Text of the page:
- Nipple/areola reconstruction (19350)
- Mastopexy (19316)
- Rhytidectomy (15824-15826, 15828-15829)
- Blepharoptosis (67900-67906)
- Blepharoplasty (15820-15823)
- Hair removal – electrolysis (17380) or laser hair removal (17999)
- Hair transplantation (15775- 15776)
- Facial feminizing (eg, facial bone reduction) (21209)
- Chin augmentation (21120-21123, 21125, 21127)
- Lip reduction/enhancement (40799)
- Cricothyroid approximation (21899)
- Trachea shave/reduction thyroid chondroplasty (31899)
- Laryngoplasty (31599)
- Collagen injections (11950-11952, 11954)
See Medical Policy Bulletin S-28 for general information on cosmetic surgery vs. reconstructive surgery.
Gender-specific services may be medically necessary for transgender persons appropriate to their anatomy. Examples include:
- Breast cancer screening may be medically necessary for female to male transgender persons who have not undergone a mastectomy;
- Prostate cancer screening may be medically necessary for male to female transgender individuals who have retained their prostate.
Services not meeting the medical necessity guidelines on this policy will be denied as not medically necessary. A participating, preferred or network provider cannot bill the member for the denied service unless the provider has given advance written notice, informing the member that the service may be deemed not medically necessary and providing an estimate of the cost. The member must agree in writing to assume financial responsibility, in advance of receiving the service. The signed agreement should be maintained in the provider’s records.
This policy is designed to address medical guidelines that are appropriate for the majority of individuals with a particular disease, illness, or condition. Each person's unique clinical circumstances may warrant individual consideration, based on review of applicable medical records.
Gender Identity Disorder
Gender identity disorder (GID), also known as transsexualism, is a condition characterized by strong and persistent cross-gender identification accompanied by persistent gender dysphoria (Diagnostic and Statistical Manual of Mental Disorders - Fourth Edition, Text Revision [DSM-IV-TR,2000]). Individuals with GID experience confusion in their biological gender during their childhood, adolescence, or adulthood. These individuals demonstrate clinically significant distress or impairment in social, occupational, or other important areas of functioning. GID is characterized by the desire to have the anatomy of the other sex, and the desire to be regarded by others as a member of the other sex. Individuals with GID may develop social isolation, emotional distress, poor self-image, depression, and anxiety. The diagnosis of GID is not made if the individual has a congruent physical intersex condition such as congenital adrenal hyperplasia.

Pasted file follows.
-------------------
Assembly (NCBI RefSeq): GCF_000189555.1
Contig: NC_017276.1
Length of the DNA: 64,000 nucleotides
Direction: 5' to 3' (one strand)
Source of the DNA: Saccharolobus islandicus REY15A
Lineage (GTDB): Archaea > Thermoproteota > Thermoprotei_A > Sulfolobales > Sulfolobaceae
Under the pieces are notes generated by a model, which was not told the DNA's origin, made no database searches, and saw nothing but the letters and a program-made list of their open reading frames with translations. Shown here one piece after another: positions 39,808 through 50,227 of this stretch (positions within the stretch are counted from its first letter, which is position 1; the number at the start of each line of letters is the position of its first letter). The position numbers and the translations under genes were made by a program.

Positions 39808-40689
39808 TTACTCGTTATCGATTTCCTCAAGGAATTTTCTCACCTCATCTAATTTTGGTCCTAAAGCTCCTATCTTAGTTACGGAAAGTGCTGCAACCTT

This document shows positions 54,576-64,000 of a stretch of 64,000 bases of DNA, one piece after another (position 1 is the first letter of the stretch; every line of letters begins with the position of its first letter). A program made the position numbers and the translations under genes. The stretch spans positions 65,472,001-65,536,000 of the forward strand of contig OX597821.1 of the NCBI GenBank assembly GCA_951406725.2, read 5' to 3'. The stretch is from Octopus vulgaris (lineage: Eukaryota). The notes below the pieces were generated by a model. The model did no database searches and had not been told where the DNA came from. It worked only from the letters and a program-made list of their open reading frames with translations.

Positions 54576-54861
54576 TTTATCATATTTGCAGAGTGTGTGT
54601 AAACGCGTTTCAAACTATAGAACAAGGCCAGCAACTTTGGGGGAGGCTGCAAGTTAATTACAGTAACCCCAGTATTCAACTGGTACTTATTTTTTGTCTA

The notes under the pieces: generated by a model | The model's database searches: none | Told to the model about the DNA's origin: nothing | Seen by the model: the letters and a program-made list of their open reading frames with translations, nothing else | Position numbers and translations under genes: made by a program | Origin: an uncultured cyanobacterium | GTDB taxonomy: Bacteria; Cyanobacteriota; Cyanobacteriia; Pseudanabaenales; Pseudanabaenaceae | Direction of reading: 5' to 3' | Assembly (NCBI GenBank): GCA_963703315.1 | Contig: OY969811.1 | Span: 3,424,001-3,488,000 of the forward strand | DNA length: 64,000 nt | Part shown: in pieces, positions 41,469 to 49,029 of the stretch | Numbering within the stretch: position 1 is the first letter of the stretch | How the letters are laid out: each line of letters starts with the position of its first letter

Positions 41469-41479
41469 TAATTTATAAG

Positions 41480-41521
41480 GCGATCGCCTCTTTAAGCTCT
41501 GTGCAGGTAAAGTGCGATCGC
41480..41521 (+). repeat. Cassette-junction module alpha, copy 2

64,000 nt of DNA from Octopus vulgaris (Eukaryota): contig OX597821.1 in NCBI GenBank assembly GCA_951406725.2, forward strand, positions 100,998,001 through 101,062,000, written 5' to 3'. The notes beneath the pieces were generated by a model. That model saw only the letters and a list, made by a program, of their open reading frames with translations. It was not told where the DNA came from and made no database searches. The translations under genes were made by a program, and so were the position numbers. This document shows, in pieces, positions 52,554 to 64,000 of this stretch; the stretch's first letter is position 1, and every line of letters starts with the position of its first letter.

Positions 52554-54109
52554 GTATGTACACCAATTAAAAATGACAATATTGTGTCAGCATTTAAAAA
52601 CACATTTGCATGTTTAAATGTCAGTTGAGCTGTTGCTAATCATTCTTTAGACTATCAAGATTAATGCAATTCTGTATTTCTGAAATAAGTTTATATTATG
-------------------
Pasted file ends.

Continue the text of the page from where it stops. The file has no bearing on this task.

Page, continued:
Gender Reassignment Surgery
GID cannot be treated by re-education or solely through medical intervention. There are therapeutic approaches to treat this disorder, including psychological interventions and sexual reassignment therapy (SRT). SRT, either as male-to-female transsexuals (transwomen) or as female-to-male transsexuals (transmen), consists of medical and surgical treatment that changes primary or secondary sex characteristics. Initially, the individual may go through the real-life experience in the desired role, followed by hormonal therapy and surgery to change the genitalia and other sex characteristics. The difference between hormone therapy and gender reassignment surgery (GRS) is that the surgery is considered an irreversible physical intervention.